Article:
For me, this year just feels different. Many soul-shaking events from last year have shaped how I want to move forward in 2016, and I sense many of you may feel the same. My resolutions typically involve weight loss, financial goals, or relationship improvements, but now more than ever I find myself longing to connect with my community —a hurting community. This recently became crystal clear.
On December 26th, nature unleashed deadly tornadoes near my home in North Texas taking 11 lives, including a 3-day-old baby, and destroying over 1,100 homes. In seconds, vicious 150 to 200 mph winds obliterated houses, cars, and turned people’s lives completely inside out.
As the storm bore down, my daughter and I were holed up in a dressing room, caught off-guard by the storm warnings while shopping. I heard it was veering east and felt relief, but then felt guilty for thinking that because it meant others were in harm’s way. I instantly began worrying for my mother and other friends and family whom I knew were in Mother Nature’s raging path. Texts and Facebook posts were in hyperactive mode as people checked on friends and loved ones from afar. Status updates like “Are you safe?” “House is good. Neighbor’s house is gone.” “We’re all safe here,” flooded my timeline.
A barrage of news reports quickly revealed the destruction and showed people dazed and in shock. I learned that dear family friends of mine had lost their home. During the storm, 22 of their family members huddled in a small hallway, holding on for their lives as the winds sucked open doors. Among them were 17 grandchildren and an 82-year-old grandmother who had been shielded by her son-in-law. Miraculously, no one was hurt.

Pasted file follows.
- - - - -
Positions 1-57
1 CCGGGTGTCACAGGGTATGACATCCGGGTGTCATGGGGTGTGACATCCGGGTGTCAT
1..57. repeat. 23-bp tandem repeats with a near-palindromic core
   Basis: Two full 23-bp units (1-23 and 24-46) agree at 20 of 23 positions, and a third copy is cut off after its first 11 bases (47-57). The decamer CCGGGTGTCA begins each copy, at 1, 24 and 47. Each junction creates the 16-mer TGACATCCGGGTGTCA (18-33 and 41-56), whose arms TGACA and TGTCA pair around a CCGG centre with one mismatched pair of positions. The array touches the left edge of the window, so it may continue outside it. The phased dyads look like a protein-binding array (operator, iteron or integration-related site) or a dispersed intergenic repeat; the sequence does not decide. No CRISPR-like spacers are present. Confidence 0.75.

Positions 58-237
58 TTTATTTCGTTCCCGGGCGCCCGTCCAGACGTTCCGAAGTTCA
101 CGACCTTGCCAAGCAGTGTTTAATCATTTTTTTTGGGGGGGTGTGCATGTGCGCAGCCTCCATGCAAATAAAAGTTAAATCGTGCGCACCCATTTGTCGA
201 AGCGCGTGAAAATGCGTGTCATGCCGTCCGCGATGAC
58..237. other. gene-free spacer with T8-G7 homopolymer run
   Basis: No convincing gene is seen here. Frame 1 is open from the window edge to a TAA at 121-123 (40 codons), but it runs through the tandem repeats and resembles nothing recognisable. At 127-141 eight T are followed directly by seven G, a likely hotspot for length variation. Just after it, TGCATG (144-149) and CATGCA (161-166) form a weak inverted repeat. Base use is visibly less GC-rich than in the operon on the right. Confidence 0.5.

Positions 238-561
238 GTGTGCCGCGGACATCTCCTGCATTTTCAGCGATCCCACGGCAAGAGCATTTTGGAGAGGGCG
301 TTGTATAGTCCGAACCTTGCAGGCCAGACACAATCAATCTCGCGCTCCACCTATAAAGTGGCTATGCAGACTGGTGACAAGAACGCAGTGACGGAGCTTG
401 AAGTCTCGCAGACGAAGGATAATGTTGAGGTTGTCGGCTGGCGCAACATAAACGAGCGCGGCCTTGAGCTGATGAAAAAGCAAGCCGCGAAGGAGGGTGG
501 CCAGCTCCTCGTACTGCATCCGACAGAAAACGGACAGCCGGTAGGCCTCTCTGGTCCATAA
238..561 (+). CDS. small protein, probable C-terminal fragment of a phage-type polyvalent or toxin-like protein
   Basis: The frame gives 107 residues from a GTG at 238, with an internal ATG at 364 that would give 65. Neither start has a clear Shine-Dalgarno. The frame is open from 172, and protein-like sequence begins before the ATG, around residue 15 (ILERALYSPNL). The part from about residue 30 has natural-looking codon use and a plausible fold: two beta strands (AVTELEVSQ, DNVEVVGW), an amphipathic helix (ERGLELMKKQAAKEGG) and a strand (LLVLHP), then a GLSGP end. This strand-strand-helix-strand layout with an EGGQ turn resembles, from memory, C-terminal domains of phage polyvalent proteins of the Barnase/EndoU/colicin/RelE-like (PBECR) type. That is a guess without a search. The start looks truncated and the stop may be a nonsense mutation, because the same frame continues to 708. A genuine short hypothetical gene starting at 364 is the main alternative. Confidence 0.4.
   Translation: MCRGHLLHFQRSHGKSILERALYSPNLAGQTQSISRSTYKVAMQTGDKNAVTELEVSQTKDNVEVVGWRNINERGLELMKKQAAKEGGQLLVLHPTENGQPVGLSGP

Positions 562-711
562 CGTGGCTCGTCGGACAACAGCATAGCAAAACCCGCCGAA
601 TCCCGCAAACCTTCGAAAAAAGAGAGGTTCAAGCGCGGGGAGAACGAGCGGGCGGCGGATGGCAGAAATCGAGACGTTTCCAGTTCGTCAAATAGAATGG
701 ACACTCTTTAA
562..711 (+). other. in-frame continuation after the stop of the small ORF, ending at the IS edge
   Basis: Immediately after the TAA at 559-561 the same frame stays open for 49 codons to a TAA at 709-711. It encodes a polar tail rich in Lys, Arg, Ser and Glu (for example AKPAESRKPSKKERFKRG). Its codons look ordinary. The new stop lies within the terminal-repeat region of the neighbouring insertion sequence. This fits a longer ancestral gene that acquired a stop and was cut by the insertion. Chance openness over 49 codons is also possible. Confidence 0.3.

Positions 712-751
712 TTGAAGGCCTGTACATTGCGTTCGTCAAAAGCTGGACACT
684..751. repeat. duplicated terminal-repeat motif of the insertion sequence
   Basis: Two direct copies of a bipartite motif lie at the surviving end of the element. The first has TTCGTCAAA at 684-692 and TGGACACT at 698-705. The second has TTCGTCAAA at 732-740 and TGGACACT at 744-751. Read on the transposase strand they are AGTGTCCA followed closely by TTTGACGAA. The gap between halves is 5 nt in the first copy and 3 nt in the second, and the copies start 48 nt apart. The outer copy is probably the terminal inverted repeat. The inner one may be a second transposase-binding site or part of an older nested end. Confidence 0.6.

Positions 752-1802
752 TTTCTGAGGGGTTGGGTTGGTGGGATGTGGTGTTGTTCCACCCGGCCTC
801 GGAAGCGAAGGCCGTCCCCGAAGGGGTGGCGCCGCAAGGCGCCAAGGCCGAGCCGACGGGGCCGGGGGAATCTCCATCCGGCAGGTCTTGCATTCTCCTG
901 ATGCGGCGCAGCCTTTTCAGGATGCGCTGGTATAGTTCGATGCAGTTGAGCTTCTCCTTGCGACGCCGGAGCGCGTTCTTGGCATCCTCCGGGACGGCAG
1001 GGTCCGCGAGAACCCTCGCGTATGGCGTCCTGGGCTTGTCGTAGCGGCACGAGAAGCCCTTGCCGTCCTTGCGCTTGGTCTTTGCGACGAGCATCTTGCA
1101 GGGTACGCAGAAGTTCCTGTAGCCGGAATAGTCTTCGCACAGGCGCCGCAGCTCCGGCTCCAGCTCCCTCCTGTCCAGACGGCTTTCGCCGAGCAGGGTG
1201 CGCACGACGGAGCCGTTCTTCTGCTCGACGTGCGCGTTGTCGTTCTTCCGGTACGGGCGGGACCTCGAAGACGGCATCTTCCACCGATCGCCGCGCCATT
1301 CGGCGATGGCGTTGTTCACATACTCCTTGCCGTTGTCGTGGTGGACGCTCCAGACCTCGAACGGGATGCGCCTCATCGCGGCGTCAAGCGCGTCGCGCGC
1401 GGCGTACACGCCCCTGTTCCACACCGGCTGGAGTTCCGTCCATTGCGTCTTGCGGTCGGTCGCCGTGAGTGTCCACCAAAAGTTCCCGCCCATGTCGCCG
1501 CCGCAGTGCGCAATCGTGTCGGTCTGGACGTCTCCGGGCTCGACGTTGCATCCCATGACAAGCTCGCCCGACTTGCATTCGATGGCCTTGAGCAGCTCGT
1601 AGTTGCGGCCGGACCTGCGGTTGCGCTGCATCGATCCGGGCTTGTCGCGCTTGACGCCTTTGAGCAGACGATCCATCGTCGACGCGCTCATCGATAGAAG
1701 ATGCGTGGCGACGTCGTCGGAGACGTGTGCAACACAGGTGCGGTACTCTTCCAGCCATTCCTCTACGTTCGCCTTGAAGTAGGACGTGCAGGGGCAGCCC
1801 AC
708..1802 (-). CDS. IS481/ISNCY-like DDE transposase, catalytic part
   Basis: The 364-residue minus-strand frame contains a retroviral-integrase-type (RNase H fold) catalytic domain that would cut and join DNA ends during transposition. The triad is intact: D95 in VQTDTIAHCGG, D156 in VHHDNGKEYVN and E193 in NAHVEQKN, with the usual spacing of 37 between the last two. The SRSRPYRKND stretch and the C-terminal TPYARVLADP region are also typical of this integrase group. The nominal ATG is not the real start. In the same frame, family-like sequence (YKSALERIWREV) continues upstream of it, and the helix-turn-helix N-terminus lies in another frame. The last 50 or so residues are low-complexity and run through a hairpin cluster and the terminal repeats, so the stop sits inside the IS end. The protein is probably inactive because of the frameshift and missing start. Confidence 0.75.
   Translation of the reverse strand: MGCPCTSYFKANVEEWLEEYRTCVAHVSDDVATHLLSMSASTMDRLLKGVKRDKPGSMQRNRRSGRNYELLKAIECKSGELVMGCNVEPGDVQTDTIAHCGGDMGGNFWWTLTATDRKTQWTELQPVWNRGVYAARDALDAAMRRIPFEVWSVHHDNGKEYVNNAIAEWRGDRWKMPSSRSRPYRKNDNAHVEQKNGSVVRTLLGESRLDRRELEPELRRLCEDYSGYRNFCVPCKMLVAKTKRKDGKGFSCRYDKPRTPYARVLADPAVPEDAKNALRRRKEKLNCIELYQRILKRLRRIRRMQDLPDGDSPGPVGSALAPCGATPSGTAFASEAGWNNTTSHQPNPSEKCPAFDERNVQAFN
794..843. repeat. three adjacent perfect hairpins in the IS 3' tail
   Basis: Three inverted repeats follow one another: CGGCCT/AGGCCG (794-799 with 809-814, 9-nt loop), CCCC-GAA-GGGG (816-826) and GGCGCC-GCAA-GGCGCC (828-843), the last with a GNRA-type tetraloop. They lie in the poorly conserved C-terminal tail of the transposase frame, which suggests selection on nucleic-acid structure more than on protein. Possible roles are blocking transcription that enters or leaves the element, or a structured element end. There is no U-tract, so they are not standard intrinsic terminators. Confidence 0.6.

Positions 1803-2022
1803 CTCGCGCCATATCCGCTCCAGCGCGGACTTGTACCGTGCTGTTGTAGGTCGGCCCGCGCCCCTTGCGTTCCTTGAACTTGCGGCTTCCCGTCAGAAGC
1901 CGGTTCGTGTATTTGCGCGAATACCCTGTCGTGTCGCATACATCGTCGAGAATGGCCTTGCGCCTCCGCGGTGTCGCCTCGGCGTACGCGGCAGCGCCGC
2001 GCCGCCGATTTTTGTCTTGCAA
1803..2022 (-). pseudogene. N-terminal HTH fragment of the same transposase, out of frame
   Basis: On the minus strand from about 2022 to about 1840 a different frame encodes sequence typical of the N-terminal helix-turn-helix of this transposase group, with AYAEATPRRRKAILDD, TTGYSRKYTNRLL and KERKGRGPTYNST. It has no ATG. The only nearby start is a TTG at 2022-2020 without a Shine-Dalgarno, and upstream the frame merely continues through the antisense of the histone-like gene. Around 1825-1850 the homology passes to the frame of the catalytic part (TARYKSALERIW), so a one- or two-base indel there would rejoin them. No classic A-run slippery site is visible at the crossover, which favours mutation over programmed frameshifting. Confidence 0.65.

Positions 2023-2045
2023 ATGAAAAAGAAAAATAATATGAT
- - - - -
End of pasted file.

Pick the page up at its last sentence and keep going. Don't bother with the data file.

As the hours passed, I began to see glory rising out of the storm as people from all walks of life, first responders, and emergency relief organizations cohesively worked together to help the helpless. Suddenly, nothing else mattered but lending a hand to a neighbor.
A few days later, I saw these groups and volunteers in action again when I visited the disaster relief resource center in Garland, the town hit by the EF-4 tornado. People from all over were showing up, donating, signing up to volunteer, serving food, and receiving training to go out in the field to clear debris. City staff, first responders, churches, the Red Cross, Salvation Army, Samaritan’s Purse, Operation Blessings, The Lion’s Club, In-N-Out Burger, Central Market, The Islamic Association, and SAS (San Antonio Shoemakers) – all showed up in every way possible for their community. It was amazing to witness. That’s what inspired today’s blog topic: Loving On Others.
That same day, I heard a sermon from Pastor Andy Stanley out of Atlanta that further confirmed my topic. He focused on setting New Year’s resolutions about making the world a better place. He referenced the Bible book of Nehemiah, a man brokenhearted when he learned Jerusalem was in trouble. As a governor, he lived among royalty and carried great influence, but he wept for his brethren in a town that was falling apart. His mission in life turned to helping Jerusalem rebuild. If you’ve ever listened to Stanley, he always sums up with profound calls to action. This time, he asked “what breaks your heart?” He said we should go out and get involved in causes or issues that break our hearts because when we do, it makes us better people.
I realize this is not a new notion, but I’m convinced that one of the most impactful ways to practice “Loving On Me” is to practice “Loving On Others.” When the storms of life come, that’s what we’re called to do — to rise up, reach out, and help make the world a better place.
Do your resolutions involve helping others? Is there something happening in the world or in your town where your talent, passion and skills could be put to use for the greater good? Do the hurting and the least of these make you weep like Nehemiah? Was there a time when people helped you through your storm and now you want to find a way to pay it forward?
What breaks your heart? How will you practice “Loving On Others” in 2016?